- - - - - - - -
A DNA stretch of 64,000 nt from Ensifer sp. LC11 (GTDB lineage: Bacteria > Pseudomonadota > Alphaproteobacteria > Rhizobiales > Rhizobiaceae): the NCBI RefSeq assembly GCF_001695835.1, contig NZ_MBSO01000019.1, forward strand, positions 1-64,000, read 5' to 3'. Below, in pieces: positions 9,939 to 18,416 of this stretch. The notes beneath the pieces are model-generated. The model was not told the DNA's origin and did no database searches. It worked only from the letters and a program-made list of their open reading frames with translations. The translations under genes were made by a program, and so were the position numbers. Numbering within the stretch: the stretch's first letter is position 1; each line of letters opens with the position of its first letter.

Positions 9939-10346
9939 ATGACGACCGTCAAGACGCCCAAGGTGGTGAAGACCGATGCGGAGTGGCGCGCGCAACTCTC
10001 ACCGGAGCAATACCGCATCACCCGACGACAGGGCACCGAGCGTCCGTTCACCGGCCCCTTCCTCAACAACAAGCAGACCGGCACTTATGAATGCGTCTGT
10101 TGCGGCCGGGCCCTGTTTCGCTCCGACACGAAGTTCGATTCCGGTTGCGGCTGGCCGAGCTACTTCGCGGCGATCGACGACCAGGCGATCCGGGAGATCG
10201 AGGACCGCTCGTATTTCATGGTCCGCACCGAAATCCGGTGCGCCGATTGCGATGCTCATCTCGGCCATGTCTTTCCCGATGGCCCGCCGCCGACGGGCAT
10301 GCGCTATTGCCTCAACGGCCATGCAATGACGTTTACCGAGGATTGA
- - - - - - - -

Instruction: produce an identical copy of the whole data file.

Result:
A DNA stretch of 64,000 nt from Ensifer sp. LC11 (GTDB lineage: Bacteria > Pseudomonadota > Alphaproteobacteria > Rhizobiales > Rhizobiaceae): the NCBI RefSeq assembly GCF_001695835.1, contig NZ_MBSO01000019.1, forward strand, positions 1-64,000, read 5' to 3'. Below, in pieces: positions 9,939 to 18,416 of this stretch. The notes beneath the pieces are model-generated. The model was not told the DNA's origin and did no database searches. It worked only from the letters and a program-made list of their open reading frames with translations. The translations under genes were made by a program, and so were the position numbers. Numbering within the stretch: the stretch's first letter is position 1; each line of letters opens with the position of its first letter.

Positions 9939-10346
9939 ATGACGACCGTCAAGACGCCCAAGGTGGTGAAGACCGATGCGGAGTGGCGCGCGCAACTCTC
10001 ACCGGAGCAATACCGCATCACCCGACGACAGGGCACCGAGCGTCCGTTCACCGGCCCCTTCCTCAACAACAAGCAGACCGGCACTTATGAATGCGTCTGT
10101 TGCGGCCGGGCCCTGTTTCGCTCCGACACGAAGTTCGATTCCGGTTGCGGCTGGCCGAGCTACTTCGCGGCGATCGACGACCAGGCGATCCGGGAGATCG
10201 AGGACCGCTCGTATTTCATGGTCCGCACCGAAATCCGGTGCGCCGATTGCGATGCTCATCTCGGCCATGTCTTTCCCGATGGCCCGCCGCCGACGGGCAT
10301 GCGCTATTGCCTCAACGGCCATGCAATGACGTTTACCGAGGATTGA